Pop-up flashes often get a bad rep. Sure, they aren’t as versatile as a hot shoe flash. Yes, they don’t have much power. But does that mean you should ignore the pop-up flash on your DSLR entirely? Not at all. In fact, the pop-up flash can be a very useful tool, and unlike a hot shoe flash, you don’t have to spend more money or bring one more thing along with you.
But, using the pop-up flash requires a bit more knowledge than simply popping up the flash. It’s all too easy to ruin a photo with a pop-up flash. By understanding how the pop-up flash works, however, it can be used to snap photos that don’t look like a flash was used at all. Here are seven tricks to snapping great photos with simply your pop-up flash.
1. Use it as a fill flash
Here’s a secret many beginning photographers aren’t aware of. The best use of flash isn’t for when there’s not enough light. The best use of flash is for when there’s too much light. The sun is a bright light source that creates a lot of harsh shadows. Popping up your flash will fill in those shadows, for a more evenly lit image.
The use of a fill flash is essential to shooting outdoors in bright sunlight. If you are shooting portraits, having your subject face the sun will leave them squinting. If you put the sun behind them, they’ll be a silhouette. Unless, of course, you use a fill flash. Shooting into the sun with a fill flash allows you to get a portrait without squinting and without having your subject turn into a dark blob. Since you don’t need a lot of power for a fill flash, the pop-up flash often does the trick.
2. Add a diffuser
The smaller and closer that a light source is, the harsher the shadows will be. Since the pop-up flash is a small (and often close) light source, it usually results in some pretty harsh shadows. A diffuser will spread out that light, making those shadows much less intense.
Diffusing the light will also cut back on some of the intensity, so a diffuser isn’t the best option for when you need to harness all of your flash’s power. However, if you are using the pop-up for just a bit more light, a diffuser will come in handy keeping harsh shadows at bay.
3. Know the range
One of the keys to becoming a better photographer is to understand the tools that you have. With flash, that means knowing the range. A pop-up flash is more limited than a hot shoe flash and generally has to light subjects that are between two and twelve feet from the camera.
That range though, depends on your camera. Check the tech specs and see what distance is listed for you camera’s pop-up flash. Then, experiment to see how well it really reaches those farther distances. Check close distances too for any shadows from your lens or lens hood.
4. Play with distances
Sometimes, the key to getting a good photo with a pop-up flash isn’t about your camera settings, but how you physically set up the shot. Say you’re taking a portrait in front of a blank wall. Do you see a shadow appearing on the wall in the photo? The easiest way to get rid of that shadow is to have the subject move further away from the wall. Easy, right?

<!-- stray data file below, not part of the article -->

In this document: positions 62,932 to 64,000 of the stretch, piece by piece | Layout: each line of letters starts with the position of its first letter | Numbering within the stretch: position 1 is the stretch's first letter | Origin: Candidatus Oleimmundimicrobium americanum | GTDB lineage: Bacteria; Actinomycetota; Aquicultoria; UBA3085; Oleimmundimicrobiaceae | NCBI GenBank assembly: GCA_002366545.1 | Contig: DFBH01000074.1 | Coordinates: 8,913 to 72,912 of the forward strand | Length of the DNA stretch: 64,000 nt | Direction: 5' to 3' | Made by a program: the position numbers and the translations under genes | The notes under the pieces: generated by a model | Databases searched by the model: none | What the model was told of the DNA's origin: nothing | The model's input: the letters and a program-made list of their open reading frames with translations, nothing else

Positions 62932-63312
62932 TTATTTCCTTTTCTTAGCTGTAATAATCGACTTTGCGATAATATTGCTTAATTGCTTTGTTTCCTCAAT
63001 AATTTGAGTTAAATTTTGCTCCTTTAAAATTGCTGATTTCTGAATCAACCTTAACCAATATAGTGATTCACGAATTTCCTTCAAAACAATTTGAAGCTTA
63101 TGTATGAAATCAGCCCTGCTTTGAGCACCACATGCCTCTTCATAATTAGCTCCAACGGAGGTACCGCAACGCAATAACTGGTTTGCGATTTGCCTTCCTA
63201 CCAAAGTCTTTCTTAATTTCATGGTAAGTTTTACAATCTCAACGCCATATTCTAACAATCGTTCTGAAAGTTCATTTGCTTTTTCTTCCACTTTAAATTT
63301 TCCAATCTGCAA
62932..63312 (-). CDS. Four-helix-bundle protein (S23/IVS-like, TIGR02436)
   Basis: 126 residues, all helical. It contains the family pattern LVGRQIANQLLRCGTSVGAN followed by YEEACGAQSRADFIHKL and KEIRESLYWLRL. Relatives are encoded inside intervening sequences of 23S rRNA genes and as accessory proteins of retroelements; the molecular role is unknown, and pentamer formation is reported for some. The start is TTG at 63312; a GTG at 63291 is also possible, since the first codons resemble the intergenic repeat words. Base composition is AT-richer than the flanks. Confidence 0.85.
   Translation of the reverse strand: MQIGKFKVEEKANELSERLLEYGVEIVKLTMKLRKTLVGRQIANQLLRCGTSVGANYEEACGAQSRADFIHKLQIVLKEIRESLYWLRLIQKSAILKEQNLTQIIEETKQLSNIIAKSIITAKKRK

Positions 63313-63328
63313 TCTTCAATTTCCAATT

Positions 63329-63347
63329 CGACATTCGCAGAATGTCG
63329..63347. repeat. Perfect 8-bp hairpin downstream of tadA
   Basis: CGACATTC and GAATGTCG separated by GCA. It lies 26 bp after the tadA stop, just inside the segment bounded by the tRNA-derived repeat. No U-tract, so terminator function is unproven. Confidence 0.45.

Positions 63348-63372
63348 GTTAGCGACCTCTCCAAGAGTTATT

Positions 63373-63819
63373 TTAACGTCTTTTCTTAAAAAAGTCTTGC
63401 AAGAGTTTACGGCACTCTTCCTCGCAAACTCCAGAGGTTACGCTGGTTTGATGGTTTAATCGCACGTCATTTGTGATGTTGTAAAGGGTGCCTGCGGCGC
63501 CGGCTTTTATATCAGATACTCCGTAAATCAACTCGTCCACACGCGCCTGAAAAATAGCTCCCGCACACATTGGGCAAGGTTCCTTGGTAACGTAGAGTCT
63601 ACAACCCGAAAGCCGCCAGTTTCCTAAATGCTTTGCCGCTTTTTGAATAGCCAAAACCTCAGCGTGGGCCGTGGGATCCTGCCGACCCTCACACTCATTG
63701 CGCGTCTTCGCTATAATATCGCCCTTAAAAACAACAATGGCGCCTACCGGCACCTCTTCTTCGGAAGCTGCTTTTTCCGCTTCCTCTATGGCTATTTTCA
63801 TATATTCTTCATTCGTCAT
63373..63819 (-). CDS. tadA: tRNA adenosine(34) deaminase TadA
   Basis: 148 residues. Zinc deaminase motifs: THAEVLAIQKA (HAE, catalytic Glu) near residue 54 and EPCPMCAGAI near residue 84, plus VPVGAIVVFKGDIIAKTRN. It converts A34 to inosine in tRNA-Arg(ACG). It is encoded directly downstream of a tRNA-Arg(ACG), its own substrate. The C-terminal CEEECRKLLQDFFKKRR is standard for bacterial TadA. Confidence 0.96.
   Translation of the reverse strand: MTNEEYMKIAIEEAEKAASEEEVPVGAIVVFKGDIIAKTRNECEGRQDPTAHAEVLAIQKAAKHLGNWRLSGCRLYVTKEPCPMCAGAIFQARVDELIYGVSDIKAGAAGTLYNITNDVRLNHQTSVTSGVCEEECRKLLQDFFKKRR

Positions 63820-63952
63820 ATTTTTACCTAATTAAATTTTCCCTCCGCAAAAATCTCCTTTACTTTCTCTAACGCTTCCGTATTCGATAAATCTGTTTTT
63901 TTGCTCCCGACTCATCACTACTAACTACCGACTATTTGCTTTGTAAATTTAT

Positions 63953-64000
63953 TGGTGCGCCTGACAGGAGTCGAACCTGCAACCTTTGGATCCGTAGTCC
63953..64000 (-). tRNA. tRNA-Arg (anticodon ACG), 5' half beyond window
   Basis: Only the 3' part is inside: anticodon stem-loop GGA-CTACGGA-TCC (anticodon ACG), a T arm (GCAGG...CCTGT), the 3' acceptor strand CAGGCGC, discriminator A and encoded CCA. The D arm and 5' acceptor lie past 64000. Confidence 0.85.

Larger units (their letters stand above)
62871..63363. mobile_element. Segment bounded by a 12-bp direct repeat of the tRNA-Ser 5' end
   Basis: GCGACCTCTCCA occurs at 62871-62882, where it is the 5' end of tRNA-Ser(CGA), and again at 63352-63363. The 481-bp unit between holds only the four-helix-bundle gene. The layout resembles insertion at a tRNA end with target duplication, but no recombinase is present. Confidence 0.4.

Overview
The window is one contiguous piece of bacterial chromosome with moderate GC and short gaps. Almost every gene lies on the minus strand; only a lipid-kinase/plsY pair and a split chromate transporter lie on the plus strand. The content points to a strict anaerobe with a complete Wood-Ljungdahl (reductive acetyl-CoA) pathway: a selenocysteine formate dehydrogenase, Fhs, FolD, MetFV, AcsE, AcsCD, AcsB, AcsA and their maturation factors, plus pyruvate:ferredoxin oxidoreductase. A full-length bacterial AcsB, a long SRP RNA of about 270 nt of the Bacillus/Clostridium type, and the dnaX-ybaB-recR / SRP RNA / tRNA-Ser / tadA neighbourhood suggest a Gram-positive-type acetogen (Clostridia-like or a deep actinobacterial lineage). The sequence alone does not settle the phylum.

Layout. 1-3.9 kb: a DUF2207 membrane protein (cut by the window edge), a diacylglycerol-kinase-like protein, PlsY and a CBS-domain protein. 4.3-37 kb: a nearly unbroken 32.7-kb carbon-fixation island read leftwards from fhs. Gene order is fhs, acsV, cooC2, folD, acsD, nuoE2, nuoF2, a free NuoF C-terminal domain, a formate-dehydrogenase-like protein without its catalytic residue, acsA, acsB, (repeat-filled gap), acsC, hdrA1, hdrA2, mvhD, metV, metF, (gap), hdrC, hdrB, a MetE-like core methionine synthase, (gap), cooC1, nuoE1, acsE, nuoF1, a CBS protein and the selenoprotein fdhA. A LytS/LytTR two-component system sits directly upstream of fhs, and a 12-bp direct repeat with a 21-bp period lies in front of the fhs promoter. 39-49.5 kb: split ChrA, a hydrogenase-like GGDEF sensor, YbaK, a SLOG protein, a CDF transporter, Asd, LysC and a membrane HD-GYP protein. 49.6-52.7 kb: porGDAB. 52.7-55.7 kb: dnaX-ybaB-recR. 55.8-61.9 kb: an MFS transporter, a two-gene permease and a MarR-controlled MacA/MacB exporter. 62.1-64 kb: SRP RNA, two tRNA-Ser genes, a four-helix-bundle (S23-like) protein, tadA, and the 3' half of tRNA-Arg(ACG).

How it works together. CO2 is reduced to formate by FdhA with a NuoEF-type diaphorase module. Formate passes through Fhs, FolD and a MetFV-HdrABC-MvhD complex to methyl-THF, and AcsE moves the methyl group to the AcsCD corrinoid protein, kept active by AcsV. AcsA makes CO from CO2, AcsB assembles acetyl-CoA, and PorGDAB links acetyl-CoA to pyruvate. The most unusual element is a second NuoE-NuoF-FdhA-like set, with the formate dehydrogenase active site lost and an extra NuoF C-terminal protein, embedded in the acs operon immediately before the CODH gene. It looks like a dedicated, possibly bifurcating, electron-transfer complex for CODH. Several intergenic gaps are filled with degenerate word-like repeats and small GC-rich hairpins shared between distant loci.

Distance between the subject and the flash matters too. Remember that the flash only covers a certain range. But, if the flash looks too harsh, you can simply move farther away and the flash will be less intense. (Of course, sometimes that’s not possible, or you want to be up close. In that case, try out one of the last two tricks).
5. Get familiar with flash modes
Popup flashes have different modes that determine how they perform. Flash sync modes determine when the flash fires. Understanding these modes is a good way to master flash photography, even if you’re only using the pop-up flash.
Under the default mode, the flash fires at the beginning of the exposure. Rear curtain flash fires at the end, and is the best setting for shooting long exposure action photos. Slow sync fires the flash and then leaves some of the exposure without a flash at all to help prevent dark scenes from becoming black backgrounds.
6. Take advantage of flash compensation
Just like exposure compensation adjusts the exposure up or down from what the camera thinks is right, the flash compensation adjusts the power of the flash from what the camera thinks is right. If your flash isn’t lighting up the scene sufficiently, turn the flash compensation up.
If it’s obvious you used a flash, or the shadows are too harsh, dial down the flash compensation. Shooting with the flash at a lower power will help reduce those shadows. Adjusting the flash compensation down will also often help the flash to match the ambient light, so it’s not so obvious that a flash was used.
7. Try manual flash mode
Contrary to popular belief, manual flash mode isn’t just for hot shoe flashes. Manual flash mode adjusts the output or intensity of the flash, and you don’t need a hot shoe flash to do it. In the custom settings menu, look for an option called flash control. Opening that should bring you to an area where you can select the intensity of the flash.
The flash can be set manually either at full power, or using a fraction of that power. Thankfully, there’s no number tricks to remember here; 1/2 is half power and 1/4 is a quarter of the power. If it is obvious you used a flash in your image, try shooting with the flash on a reduced power. 1/4 often works for blending the flash indoors, but you may need to experiment a bit to get it to mix well.
There’s more than meets the eye when it comes to the pop-up flash. Sure, you can’t adjust the direction of the light or use it off-camera like you can with a hot shoe flash, but the popup flash works well in many scenarios, you just have to know how to use it.
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